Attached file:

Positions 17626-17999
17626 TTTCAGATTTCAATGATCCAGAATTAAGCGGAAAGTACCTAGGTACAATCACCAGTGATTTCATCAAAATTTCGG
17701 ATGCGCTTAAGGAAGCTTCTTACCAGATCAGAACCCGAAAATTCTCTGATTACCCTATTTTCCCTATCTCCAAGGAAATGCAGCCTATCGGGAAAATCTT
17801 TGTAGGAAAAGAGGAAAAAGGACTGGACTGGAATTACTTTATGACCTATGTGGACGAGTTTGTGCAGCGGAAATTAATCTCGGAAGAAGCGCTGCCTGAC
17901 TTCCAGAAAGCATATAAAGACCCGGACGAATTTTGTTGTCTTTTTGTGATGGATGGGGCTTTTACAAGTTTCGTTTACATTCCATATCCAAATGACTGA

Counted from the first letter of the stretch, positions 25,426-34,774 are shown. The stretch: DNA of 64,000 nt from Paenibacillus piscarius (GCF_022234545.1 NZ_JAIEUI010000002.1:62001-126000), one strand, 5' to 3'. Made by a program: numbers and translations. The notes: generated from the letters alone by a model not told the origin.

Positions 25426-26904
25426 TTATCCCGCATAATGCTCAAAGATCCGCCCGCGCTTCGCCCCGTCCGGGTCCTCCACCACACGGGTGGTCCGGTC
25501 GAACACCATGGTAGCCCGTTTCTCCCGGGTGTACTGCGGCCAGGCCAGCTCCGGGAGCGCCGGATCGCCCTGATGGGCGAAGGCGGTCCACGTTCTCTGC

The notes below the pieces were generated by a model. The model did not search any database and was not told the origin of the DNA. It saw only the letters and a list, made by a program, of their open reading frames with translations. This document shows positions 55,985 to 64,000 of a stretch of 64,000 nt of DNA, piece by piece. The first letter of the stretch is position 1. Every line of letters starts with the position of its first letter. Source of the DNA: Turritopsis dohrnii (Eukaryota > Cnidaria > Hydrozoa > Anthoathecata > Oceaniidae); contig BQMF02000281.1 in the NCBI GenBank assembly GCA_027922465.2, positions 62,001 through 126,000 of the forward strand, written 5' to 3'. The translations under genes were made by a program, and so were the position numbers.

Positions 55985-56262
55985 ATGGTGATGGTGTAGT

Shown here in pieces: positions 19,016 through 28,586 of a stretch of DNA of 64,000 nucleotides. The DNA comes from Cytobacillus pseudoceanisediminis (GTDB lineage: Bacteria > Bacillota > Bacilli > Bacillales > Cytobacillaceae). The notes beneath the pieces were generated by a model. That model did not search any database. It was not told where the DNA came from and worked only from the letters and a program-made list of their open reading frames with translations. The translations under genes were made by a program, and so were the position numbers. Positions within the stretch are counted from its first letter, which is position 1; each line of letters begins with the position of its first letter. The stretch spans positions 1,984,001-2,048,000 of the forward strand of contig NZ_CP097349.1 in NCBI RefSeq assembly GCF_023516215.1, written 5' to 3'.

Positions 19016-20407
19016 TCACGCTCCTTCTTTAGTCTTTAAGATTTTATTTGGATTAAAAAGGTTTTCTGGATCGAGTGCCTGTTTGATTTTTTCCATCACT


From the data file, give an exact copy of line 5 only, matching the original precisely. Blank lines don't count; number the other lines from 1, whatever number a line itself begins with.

17901 TTCCAGAAAGCATATAAAGACCCGGACGAATTTTGTTGTCTTTTTGTGATGGATGGGGCTTTTACAAGTTTCGTTTACATTCCATATCCAAATGACTGA